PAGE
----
And there’s the matter of a citywide Climate Action Plan that’s gotten positive national attention and supports dense development. “In the past, there’s been an unspoken but widely understood pact with the city: The planning department doesn’t move forward with a new community plan unless it has the community’s support,” our Andrew Keatts writes in a story about the debate and the project’s prospects. “That often means tempering opportunities for growth, but it helps shield elected officials from choosing between what planners says is best, and what the community says it would prefer. That may no longer be the case.”
For more than four decades, San Diego Unified has had an internal audit office that acts as a kind of financial watchdog. The school district is now cutting funding for the office but plans to hire out when needed to get better access to specialists.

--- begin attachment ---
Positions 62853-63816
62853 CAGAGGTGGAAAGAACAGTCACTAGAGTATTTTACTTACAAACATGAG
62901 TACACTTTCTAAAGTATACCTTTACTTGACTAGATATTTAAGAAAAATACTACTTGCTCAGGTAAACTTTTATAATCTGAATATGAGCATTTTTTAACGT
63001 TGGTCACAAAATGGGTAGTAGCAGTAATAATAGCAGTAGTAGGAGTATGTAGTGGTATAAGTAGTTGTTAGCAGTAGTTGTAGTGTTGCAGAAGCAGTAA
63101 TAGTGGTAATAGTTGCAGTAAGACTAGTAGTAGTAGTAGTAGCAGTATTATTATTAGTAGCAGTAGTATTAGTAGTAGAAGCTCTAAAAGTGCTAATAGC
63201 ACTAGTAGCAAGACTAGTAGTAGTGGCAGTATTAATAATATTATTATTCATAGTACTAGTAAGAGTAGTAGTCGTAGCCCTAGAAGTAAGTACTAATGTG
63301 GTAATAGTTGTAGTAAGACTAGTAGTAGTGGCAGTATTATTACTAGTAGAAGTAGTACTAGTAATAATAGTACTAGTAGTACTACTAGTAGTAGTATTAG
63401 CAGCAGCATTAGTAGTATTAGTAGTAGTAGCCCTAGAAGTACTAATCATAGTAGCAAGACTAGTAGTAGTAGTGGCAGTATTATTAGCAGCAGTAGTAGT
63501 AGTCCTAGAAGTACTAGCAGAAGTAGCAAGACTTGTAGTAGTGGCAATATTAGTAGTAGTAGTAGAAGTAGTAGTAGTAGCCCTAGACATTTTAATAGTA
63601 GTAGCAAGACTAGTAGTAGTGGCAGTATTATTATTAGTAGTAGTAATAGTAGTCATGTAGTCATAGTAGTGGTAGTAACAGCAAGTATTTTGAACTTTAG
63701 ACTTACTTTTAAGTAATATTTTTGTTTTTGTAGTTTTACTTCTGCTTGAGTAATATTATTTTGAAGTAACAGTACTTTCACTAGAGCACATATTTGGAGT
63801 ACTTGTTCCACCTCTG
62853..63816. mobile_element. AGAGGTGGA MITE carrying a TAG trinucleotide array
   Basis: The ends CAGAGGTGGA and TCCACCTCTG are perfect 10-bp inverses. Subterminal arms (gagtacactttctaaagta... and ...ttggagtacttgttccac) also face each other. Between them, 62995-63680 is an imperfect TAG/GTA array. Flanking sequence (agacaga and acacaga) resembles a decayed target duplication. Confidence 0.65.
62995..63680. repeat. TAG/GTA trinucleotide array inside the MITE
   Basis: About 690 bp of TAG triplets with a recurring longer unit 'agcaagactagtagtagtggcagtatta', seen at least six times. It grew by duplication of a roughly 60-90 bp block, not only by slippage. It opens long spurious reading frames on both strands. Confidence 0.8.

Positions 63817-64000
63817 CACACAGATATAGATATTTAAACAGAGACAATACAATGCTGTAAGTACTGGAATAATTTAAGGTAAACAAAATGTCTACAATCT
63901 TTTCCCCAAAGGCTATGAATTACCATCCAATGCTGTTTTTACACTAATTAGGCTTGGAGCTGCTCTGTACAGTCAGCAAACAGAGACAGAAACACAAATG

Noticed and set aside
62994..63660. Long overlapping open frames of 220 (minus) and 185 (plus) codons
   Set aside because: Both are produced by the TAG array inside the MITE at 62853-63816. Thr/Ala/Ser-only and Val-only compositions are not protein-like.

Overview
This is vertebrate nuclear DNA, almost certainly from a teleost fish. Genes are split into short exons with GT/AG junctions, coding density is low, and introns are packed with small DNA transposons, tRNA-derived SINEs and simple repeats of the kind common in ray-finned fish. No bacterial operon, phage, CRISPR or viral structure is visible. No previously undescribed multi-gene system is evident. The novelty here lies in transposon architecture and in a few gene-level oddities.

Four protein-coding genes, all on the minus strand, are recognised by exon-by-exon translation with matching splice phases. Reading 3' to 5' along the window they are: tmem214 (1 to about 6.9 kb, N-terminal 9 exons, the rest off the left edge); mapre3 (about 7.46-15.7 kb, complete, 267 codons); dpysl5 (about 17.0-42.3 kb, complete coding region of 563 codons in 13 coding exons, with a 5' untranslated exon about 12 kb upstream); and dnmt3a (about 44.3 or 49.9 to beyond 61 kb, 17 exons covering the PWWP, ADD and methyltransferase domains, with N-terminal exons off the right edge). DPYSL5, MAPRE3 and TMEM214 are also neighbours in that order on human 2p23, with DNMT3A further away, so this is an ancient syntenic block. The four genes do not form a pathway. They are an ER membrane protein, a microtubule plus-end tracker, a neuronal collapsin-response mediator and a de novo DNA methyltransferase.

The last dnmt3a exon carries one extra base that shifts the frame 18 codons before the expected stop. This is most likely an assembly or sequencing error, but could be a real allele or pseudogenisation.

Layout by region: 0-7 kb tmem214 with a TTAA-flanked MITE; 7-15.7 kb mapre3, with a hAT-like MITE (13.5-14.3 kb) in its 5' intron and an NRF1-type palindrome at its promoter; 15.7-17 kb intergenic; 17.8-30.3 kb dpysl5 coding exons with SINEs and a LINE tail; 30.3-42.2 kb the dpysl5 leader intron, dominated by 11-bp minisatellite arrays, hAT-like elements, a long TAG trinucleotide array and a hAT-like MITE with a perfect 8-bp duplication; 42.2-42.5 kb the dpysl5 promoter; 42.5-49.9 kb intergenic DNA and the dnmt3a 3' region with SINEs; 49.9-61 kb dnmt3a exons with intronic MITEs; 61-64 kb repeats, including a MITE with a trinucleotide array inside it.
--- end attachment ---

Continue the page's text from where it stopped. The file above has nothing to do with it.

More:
Whether this is a good idea or not, our Ashly McGlone reports that the plan may not pass muster with a state law that makes it difficult for school districts to outsource jobs. The district’s general counsel said the plan is legally sound, but the district wouldn’t provide any supporting documents to show it’s taken steps to comply with the law.
“San Diego Fire-Rescue Chief Brian Fennessy and other city officials worked Wednesday to refute claims that changes to dispatching procedures that route inland water rescue calls to the fire department instead of directly to lifeguards delay responses and cause confusion,” City News Service reports via 10News.
There’s a dispute between the city and the lifeguard union president over whether the response to an emergency involving a drowning child over the weekend was delayed.
The L.A. Times says new state legislation aims to make it more difficult for projects like the proposed SoccerCity in Mission Valley to bypass environmental rules. The bill “bans local governments from approving such projects outright, while forcing developers to pay the cost of any special election.”